In the course of my daily activities, I do a lot of reading. I recently read an excellent article that tracked the rebuilding of the Chicago Cubs, why it is taking so long, and how the process is going. As a matter of comparison to the 2002 Boston Red Sox, the author compared them to the state of the Cubs when Theo Epstein and Jed Hoyer took the team over and began their Astros-like rebuilding process.
Describing the team, the author stated that the Cubs were coming off of a season where they went 71-91, had seen their record get worse in three consecutive seasons, and were desperately old with six of their regulars over the age of 33.
This status was described as a situation in dire need of a rebuild. It doesn’t take a genius to see that the same exact situation applies to my beloved Philadelphia Phillies. In the past three seasons, they have won 102, 81 and 73 games — sharp declines in each subsequent season. Looking at this year’s Opening Day lineup, seven of the anticipated starters are over the age of 33.
In fact, of the seven (Cliff Lee, Chase Utley, Jimmy Rollins, Ryan Howard, Carlos Ruiz, Marlon Byrd, Bobby Abreu), only Howard is under the age of 35! This is truly a geriatric team.
Calls for the Phillies to begin a rebuilding process have been made for well over a year now, once it became apparent that the core was not going to regain their magic from their glory years. It is one thing to be in denial about the state of the current team. This offense is forgivable, especially for a Phillies roster that brought so many years of joy and jubilation. What is not forgivable, however, is the ignorance of the landscape.
Last season’s World Series pitted arguably MLB‘s two best-run franchises against each other. Not only did the Red Sox and St. Louis Cardinals win in the present, but they won with baseball’s newest currency — youth. The Red Sox and Cardinals are perennially competitive and relevant because they have navigated the new baseball waters better than everyone else by spending their money on drafting and developing good, young players. This is why they simultaneously have two of the best major league rosters and two of the best farm systems.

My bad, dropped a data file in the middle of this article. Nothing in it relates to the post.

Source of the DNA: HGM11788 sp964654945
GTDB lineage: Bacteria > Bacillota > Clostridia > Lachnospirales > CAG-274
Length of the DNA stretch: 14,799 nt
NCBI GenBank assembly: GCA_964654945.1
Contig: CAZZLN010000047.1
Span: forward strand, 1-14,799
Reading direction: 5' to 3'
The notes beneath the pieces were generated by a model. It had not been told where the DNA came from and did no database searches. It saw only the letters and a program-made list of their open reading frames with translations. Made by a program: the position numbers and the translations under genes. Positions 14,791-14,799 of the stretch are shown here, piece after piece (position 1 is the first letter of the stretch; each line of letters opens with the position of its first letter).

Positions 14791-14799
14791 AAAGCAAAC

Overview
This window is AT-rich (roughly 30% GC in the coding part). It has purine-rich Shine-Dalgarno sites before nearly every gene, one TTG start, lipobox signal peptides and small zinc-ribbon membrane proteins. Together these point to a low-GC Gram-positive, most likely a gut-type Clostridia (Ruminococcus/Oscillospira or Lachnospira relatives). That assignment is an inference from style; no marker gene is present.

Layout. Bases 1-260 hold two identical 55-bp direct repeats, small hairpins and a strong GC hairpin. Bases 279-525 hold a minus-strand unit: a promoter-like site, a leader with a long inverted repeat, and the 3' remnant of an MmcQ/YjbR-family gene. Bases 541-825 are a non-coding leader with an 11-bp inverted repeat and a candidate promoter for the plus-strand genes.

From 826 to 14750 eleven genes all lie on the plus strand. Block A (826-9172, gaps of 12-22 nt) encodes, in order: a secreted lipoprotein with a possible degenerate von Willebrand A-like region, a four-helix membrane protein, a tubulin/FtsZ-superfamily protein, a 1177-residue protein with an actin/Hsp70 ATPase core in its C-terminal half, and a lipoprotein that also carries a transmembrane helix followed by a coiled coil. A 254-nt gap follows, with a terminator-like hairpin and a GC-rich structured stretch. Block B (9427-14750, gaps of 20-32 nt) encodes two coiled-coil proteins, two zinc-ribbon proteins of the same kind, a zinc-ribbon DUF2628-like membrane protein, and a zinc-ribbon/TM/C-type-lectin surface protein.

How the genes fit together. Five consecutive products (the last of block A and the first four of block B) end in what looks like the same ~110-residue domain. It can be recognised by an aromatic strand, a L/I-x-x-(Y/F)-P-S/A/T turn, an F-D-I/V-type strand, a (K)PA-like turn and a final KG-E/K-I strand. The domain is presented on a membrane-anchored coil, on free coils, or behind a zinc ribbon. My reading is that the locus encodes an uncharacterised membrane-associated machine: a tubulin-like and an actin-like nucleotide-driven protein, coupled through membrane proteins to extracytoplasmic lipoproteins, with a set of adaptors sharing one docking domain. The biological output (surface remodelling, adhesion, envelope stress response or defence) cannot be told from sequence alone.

In contrast, the Phillies’ farm system is middling at best. Their best pitching prospect, Jesse Biddle, is a good prospect, but is projected to be a No. 3 starter in the majors. He is also the only top pitching prospect they have, whereas the Cardinals seem to replenish their rotation regularly with young guns who produce.
GM Ruben Amaro Jr., rather than investing in the future and helping to build the farm system, has stubbornly stuck to the outdated playbook of signing big free agents to fill the roster. Lee, Jonathan Papelbon, Byrd, A.J. Burnett — Amaro has become the illustration of the old-school Luddite approach of the pre-Moneyball era that no longer exists in MLB.
The Phillies are picked to go nowhere but down this year, and rightfully so. They are old, susceptible to injury and just downright mediocre. This would be somewhat acceptable if the team had a front office that at least had an inkling of the new world that surrounds them. Instead, the reputation that follows Amaro and the Phillies by association is that of senility, ignorance and incompetence.
As a result, the Phillies are the butt of every joke regarding how not to treat a team in decline. The real shame is that the legacy of these old players, the same players that made Philadelphia a baseball town again, is rapidly diminishing.
It is clear that a full-blown rebuild is necessary. What is becoming blatantly obvious is that a new Phillies brain-trust may be necessary as well.